In today’s episode, Forrest Walker and I broke down the trade that brought Jason Terry to the Rockets and also discussed the speculation surrounding Boston Celtics guard Rajon Rondo.
There is one sole impact free agent remaining on the market and subsequently mentions of his name fill my timeline regularly with readers inquiring as to both the feasibility and advisability of an acquisition of said player. I’m speaking of course, of Phoenix Suns guard Eric Bledsoe who has yet to reach terms with his incumbent suitor, staring a potential qualifying offer in the eye. If the Rockets were to roll the dice, the feat would require a sign&trade with Houston jettisoning the glut of non-guaranteed contracts they’ve been hoarding over the past month. In fact, a deal like this is specifically why Daryl Morey has moved quickly on so many unconventional agreements.
But would Bledsoe be a smart play? This series seeks to ascertain the answer to that very question. (I am aware the ‘summer assignment’ series has not reached its natural conclusion, but the final installment–regarding Terrence Jones–is rather lengthy, as you’d imagine). One caveat: please do not link or tweet to this post/series in sourcing Houston interest in Bledsoe. This post is intended as pure speculation and due diligent prior analysis in the event of a forthcoming deal; I do not have any information on this front nor have I heard anything. So please don’t do that or I will be very irritated and will write angry tweets. Read More
In today’s episode, Forrest Walker and I discuss James Harden’s proclamation that he himself is the best all-around player in the NBA.
Surely you’ve heard by now that James Harden declared himself to be the best all-around player in the game, some days ago. Much has been made of the comment, but I personally don’t see a problem. Obviously, the statement isn’t factually correct, but what does it matter? I want my best player to exude confidence. That’s a far more preferable scenario than the one in which the early 2000′s Kings found themselves when their star player, Chris Webber, literally ran away from the ball late in games, deferring to Mike Bibby. You could counter this shows a lack of self-awareness, but I’d offer that maybe this means higher expectations.
But anyways, of greater personal interest were Coach K’s comments about Harden’s leadership with Team USA. Maybe they’re true? Maybe they’re a motivating technique? (Remember how Jeff Van Gundy would routinely praise Kelvin Cato?) In any event, as I’ve been saying for some time now, the experience this summer can only be a good thing for James. When Kevin Durant pulled out from the team, I’ll be honest: I secretly hoped Harden would as well. Seeing Paul George take the spill he did left a lasting impression, and it has not been fun holding my breath afterward every time Harden has driven the lane. But players can get hurt anywhere. True, the basket support was directly contributory in George’s case, but you can land awkwardly on the blacktop at Rucker as well.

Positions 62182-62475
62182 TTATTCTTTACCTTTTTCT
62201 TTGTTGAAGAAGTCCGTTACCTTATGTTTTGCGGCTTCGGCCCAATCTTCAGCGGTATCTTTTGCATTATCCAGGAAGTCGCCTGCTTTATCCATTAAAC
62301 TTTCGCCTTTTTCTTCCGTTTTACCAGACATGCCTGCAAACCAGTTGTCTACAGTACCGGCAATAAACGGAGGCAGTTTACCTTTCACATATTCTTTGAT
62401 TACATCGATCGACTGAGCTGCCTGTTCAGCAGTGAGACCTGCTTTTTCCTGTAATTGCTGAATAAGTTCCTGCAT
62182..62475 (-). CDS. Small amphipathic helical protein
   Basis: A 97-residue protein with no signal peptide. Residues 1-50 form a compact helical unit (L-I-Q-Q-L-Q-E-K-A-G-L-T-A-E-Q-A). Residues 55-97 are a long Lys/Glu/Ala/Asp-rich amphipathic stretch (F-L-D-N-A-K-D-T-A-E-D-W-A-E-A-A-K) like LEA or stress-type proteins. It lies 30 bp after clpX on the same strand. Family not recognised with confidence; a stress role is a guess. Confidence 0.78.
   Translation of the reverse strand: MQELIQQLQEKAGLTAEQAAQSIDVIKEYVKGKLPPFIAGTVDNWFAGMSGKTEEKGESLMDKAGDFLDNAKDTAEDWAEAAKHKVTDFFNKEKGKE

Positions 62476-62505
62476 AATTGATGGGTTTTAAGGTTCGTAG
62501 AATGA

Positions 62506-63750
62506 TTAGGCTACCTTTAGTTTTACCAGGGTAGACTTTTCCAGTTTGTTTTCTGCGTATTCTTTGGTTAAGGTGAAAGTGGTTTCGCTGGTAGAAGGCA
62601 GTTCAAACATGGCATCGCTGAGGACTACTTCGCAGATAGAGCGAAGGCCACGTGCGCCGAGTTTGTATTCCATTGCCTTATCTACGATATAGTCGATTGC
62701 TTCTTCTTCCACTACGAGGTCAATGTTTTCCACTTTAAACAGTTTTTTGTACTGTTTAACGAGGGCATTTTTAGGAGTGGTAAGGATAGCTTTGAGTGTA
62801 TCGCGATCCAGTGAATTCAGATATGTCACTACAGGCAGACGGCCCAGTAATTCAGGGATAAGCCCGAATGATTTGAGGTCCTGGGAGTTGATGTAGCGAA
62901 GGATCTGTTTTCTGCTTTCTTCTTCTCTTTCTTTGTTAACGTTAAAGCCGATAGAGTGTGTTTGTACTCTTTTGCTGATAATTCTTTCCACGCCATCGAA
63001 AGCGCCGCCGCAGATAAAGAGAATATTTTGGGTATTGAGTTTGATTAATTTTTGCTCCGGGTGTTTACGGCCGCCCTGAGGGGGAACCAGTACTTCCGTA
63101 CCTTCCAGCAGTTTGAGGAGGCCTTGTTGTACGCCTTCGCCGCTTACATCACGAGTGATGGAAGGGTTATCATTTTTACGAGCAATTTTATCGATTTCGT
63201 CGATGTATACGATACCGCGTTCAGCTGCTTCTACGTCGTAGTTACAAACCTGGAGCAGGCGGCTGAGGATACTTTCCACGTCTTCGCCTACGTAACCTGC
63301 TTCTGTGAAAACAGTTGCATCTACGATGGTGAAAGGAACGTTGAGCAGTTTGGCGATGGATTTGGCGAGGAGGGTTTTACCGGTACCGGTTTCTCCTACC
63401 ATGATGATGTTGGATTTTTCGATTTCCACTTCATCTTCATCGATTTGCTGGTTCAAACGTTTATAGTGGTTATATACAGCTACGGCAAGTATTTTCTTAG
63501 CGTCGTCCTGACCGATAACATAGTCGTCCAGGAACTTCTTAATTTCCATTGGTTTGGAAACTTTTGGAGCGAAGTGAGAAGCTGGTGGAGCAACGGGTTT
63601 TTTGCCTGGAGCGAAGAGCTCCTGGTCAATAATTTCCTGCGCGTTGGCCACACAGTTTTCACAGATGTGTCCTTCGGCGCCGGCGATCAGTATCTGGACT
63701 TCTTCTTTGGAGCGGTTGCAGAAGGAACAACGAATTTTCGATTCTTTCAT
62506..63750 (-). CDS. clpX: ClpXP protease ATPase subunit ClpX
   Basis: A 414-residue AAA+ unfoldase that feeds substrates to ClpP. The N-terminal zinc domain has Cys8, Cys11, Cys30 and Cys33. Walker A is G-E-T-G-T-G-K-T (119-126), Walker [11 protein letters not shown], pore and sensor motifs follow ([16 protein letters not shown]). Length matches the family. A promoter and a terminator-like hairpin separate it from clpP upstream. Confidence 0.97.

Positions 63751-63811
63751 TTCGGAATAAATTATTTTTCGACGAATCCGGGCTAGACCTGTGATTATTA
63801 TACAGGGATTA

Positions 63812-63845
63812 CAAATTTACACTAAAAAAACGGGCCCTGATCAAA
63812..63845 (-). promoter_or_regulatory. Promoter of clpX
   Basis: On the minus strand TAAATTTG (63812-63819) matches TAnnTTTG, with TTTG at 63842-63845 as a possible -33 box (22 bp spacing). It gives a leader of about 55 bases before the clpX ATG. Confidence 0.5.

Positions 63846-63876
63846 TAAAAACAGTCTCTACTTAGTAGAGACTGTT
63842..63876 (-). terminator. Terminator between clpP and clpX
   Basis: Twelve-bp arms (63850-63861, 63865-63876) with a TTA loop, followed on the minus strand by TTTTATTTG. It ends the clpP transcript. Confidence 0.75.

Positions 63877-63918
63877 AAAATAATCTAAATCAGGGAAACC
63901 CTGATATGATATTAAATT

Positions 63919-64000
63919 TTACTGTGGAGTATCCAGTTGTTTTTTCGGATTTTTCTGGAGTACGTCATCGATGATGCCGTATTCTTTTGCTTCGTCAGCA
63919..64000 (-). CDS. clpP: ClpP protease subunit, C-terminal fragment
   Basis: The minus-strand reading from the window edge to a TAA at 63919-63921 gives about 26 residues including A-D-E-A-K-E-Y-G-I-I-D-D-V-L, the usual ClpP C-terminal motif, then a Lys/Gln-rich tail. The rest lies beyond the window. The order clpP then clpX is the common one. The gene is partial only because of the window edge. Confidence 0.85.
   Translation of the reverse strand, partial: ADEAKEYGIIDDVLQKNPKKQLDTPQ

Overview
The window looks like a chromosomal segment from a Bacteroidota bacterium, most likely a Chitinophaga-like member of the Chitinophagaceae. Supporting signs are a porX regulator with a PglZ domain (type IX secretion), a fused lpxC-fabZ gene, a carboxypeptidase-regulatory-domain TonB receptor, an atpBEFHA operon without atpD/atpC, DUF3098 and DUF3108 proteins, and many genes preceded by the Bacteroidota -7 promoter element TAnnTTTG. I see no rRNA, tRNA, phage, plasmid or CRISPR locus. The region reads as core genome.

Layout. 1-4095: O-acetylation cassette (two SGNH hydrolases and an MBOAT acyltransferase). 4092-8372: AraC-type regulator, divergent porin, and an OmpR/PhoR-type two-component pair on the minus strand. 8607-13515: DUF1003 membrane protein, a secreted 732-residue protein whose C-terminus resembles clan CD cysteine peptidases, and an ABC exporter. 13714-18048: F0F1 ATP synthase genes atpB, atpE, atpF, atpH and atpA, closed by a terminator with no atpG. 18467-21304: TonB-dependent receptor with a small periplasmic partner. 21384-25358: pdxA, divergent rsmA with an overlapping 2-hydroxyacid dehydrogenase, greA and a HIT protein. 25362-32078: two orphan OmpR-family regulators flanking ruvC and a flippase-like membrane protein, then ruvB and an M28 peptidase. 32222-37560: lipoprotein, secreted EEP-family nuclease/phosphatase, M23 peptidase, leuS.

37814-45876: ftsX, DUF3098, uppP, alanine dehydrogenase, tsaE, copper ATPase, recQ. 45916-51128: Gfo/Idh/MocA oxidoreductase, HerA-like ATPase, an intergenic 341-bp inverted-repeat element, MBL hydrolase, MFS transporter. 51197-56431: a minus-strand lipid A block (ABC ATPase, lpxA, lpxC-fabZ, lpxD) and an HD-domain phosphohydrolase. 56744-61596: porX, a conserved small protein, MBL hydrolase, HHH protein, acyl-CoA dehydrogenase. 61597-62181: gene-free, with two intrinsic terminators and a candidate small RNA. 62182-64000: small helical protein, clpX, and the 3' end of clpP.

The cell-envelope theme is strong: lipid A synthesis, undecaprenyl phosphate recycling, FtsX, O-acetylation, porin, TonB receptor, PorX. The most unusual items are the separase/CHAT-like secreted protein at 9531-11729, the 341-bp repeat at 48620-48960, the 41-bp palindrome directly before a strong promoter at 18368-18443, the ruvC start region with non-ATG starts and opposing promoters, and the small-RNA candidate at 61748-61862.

Durant leaving was sort of a blessing. Remember the stories about Lebron James getting to see how hard Kobe Bryant worked day in and day out after their summer together? That wasn’t going to happen here as Harden and Durant are already familiar. But now, Harden is establishing himself as the go-to player on a team comprised of some of the best in the world. And he’s learning the way to win under a coach he purportedly respects. This overall experience, and the confidence borne from it, can be nothing but positive.
If Harden comes back focused, transformed, maybe that’s better than any transaction Morey could have made. He looks much trimmer in these games. And as I noted earlier in the week, Dwight Howard already seems locked in.
We’ve been focusing on the personnel game for some years now. But player transformation has been the traditional path to success. Hakeem finding inner peace and trust in his teammates. Lebron reinventing his game. Harden can be the second best player in this conference. If he puts in work on the defensive end, he will be.
To date, I like what I’m seeing thus far. If you asked me now, I’m expecting a big year.
I would have been much better served writing this post back in July when the topic was fresh and relevant. But I didn’t, so now will have to do.
In the days following the apex of Houston’s disastrous summer, when the team lost Chandler Parsons after striking out on every major free agent, the critics came out in waves, celebrating Morey’s plight. Some of the assertions made were true. Many were regurgitated, the same things that had been said before the Rockets’ coup of James Harden and Dwight Howard in subsequent summers. One critique of Morey, in particular, has consistently been levied throughout his tenure.
It’s said often that the Rockets’ general manager does not value, or does not understand the importance of chemistry. This charge usually is made in hand with the one that claims he is far too active on the trade front. Not only is this premise inaccurate, it is based on an unwarranted assumption.
The thinking goes like this: because Morey makes so many deals, he must necessarily be overlooking the importance of team chemistry. If Morey gave proper worth to chemistry, and just let his teams grow, he’d see that they’d improve on their own. ”How can these teams ever grow if he just keeps making moves every year?”